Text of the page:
Aside from the street protests, the state and its critics are engaged in a major struggle online.
Iran has been rocked by a rare wave of protests over economic hardship and lack of civil liberties for the past week, but streets are not the only battleground between the Islamic Republic and its critics.
A cyber battle on several fronts is being fought between the two sides on social media platforms.
In 2009 – the last time Iran saw demonstrations of such scale – social media was dominated by pro-opposition users and reformists who used Facebook, YouTube and Twitter to share images of the Green Movement to the outside world.
Today, messaging apps are used by a significantly higher percentage of the population and the government is better prepared to confront its opponents on digital media.
Many senior hardline politicians and activists use a variety of platforms on a daily basis – despite some being officially blocked – and boast hundreds of thousands of followers sympathetic to their cause.
After the Stuxnet computer worm hit Iran’s nuclear facilities in 2010, the country invested heavily in cyber capabilities and set up a team of trained hackers known as the Iranian Cyber-Army.
In the absence of independent news outlets and state TV’s typically one-sided coverage, citizens took to social media to share photos and videos of the demonstrations with the aim of disseminating their message and inviting more local residents to join the crowds.
Telegram – which has an estimated 40 million users in Iran, equivalent to almost half the population – has been the platform of choice for the protestors.
In response, the officials “temporarily” blocked Telegram and Instagram. Facebook, YouTube and Twitter have been banned since 2009.
But proponents of the Islamic Republic did not leave the social media battleground to the critics this time.
One of the notable tactics used was the creation of dozens of Twitter bots whose job ranged from calling widely shared videos of rallies fake to discouraging potential protesters from joining rallies.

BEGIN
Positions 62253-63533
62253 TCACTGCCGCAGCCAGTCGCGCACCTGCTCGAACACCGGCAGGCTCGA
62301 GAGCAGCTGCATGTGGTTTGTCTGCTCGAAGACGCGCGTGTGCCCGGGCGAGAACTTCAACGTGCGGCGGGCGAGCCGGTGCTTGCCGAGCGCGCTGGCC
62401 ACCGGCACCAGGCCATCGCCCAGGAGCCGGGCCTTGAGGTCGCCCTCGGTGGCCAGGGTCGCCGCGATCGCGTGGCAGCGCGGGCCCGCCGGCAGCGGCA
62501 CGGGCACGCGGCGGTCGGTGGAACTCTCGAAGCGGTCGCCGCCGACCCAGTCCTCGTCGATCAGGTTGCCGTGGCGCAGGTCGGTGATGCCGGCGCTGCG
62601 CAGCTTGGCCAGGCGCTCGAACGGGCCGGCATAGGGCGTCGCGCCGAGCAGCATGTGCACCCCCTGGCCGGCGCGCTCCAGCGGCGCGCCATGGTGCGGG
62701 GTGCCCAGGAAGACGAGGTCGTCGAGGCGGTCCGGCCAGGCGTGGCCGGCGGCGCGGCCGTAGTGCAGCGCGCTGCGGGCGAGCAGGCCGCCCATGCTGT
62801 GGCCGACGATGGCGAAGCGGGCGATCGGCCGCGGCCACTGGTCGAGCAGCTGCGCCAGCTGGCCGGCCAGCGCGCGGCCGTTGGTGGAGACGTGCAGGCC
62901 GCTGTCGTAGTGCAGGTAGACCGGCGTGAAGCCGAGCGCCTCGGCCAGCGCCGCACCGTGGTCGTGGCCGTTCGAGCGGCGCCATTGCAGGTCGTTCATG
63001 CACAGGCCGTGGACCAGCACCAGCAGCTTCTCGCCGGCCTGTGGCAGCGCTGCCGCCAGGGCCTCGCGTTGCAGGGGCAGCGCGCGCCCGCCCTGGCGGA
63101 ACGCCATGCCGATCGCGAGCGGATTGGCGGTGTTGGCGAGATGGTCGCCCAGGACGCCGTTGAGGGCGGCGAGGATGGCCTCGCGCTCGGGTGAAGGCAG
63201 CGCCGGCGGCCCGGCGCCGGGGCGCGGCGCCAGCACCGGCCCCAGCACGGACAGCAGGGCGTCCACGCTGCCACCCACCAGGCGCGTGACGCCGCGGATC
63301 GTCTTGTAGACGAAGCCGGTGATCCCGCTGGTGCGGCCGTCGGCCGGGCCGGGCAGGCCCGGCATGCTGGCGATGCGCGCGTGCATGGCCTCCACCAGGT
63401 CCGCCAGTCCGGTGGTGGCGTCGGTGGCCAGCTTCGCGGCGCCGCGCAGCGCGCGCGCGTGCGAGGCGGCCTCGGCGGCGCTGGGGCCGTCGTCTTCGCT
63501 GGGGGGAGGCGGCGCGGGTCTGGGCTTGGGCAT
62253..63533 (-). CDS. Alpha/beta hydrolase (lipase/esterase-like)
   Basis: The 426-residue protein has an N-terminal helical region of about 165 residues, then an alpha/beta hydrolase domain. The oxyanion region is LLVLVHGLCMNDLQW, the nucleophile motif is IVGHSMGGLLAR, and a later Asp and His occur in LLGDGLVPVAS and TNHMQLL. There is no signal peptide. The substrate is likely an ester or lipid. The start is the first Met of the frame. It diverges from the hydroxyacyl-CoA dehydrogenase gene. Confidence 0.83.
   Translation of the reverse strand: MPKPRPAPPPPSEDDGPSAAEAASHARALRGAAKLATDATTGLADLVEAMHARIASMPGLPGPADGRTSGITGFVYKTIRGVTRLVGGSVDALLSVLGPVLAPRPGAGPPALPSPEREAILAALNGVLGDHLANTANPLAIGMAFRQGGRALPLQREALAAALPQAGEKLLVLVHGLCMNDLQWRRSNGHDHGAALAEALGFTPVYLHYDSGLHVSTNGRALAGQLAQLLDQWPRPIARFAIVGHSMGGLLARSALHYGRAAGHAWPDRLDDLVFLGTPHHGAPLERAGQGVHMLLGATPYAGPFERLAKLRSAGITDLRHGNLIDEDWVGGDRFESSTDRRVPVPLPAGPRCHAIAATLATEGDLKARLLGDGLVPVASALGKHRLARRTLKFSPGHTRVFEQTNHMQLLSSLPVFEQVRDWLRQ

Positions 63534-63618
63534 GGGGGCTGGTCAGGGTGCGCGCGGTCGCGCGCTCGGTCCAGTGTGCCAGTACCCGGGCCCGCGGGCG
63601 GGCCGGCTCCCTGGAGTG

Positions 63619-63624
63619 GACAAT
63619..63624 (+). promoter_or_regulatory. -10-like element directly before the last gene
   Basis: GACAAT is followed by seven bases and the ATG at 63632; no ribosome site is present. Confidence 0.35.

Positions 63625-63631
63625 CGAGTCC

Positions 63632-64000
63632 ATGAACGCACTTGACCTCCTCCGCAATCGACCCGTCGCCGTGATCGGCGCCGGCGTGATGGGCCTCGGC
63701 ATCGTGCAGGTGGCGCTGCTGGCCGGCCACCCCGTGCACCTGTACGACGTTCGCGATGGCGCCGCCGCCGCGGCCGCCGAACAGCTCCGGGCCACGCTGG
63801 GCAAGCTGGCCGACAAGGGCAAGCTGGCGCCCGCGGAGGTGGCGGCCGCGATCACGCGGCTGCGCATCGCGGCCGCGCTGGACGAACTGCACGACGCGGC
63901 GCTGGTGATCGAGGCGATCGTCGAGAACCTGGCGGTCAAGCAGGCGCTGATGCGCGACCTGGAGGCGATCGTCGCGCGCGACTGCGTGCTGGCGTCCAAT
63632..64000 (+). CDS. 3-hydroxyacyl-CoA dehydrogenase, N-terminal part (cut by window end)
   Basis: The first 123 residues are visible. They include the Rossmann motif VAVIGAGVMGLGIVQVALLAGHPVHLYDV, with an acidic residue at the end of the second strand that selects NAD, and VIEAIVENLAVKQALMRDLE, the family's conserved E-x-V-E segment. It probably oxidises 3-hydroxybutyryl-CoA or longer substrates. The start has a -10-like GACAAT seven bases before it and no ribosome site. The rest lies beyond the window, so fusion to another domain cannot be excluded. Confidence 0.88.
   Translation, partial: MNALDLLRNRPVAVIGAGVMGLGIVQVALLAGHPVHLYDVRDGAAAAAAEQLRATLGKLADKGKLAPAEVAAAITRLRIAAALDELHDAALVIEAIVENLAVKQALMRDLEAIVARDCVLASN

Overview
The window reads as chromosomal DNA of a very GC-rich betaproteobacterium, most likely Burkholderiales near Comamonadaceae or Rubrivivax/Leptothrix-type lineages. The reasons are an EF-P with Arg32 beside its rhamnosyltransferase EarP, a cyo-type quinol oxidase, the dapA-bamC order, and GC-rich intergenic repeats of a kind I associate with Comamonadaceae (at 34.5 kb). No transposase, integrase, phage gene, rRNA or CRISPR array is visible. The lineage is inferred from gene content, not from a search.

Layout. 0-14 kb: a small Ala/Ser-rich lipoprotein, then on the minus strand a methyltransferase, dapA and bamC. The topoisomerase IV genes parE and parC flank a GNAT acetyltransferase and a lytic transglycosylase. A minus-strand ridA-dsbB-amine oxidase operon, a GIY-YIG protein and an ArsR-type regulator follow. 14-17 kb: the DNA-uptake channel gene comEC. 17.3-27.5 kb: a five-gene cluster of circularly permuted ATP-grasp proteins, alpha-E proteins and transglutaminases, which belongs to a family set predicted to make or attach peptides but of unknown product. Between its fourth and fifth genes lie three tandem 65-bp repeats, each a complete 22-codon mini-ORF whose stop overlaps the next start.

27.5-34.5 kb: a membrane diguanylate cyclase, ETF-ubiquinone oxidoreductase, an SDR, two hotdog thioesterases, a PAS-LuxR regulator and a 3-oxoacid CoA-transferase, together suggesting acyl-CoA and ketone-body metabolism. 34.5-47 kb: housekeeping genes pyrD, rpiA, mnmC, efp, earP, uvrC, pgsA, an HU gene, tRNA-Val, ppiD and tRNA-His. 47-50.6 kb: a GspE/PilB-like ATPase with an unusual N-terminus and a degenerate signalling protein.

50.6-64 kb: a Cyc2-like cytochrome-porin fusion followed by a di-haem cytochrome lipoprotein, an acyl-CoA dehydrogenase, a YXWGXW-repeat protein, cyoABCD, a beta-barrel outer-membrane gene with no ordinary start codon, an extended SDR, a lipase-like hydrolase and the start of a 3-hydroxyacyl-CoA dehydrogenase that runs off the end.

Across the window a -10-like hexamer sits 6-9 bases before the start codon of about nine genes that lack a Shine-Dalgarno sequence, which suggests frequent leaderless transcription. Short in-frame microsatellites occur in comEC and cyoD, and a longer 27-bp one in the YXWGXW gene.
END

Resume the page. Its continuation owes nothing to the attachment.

A social bot automatically generates content and followers, mostly to support a wider campaign.
Most of these accounts have unusual profile names and pictures, and were created during the protests.
The accounts have no more than a handful of followers, which happen to be similar bot accounts.
“I just arrived here, there is nothing going on,” posted one account in response to a video about an alleged protest in Rasht, Gilan province.
“Why are you lying? No-one is here,” said another.
The exact same messages by the same accounts can be seen below many videos shared between 1 and 4 January.
While clearly co-ordinated, there is no evidence that these accounts were created by official authorities or security services.
The Atlantic Council’s Digital Forensic Research Lab (DFRL) offers social-media users tips for spotting a bot:
Frequency: Bots are prolific posters. The more frequently they post, the more caution should be shown. The DFRL classifies 72 posts a day as suspicious, and more than 144 per day as highly suspicious.
Anonymity: Bots often lack any personal information. The accounts often have generic profile pictures and political slogans as “bios”.
Amplification: A bot’s timeline will often consist of re-tweets and verbatim quotes, with few posts containing original wording.
Common content: Networks of bots can be identified if multiple profiles tweet the same content almost simultaneously.
The full list of tips on spotting bots can be found here.
At the same time, hardline users began an initiative to enlarge and highlight the faces of protesters captured in videos and pictures, calling for the intelligence agencies to identify and arrest them. Tasnim news agency, affiliated to the powerful Revolutionary Guards, was among those joining the initiative on Twitter.
The protesters hit back immediately. They set up a Twitter account sharing the alleged names and details of security personnel confronting the demonstrators. In addition, they identified the accounts highlighting individual protesters and repeatedly reported them to Twitter.
The hashtag mostly associated with the recent events in Iran, #nationwide_protests, has been used more than 470,000 times so far.
But an analysis of the hashtag shows a large number of posts in favour of the demonstrations from Saudi Arabia.
Some supporters of the Islamic Republic and conservative agencies have been using their own hashtag, #nationwide_riots.
Sunni Saudi Arabia and Shia Iran are regional rivals and have been involved in proxy wars in the Middle East, notably in Syria and Yemen.
An Arabic hashtag, #happening_now_in_Iran, has been used more than 66,000 times since the first day of the protests.
By BBC UGC and Social News Team
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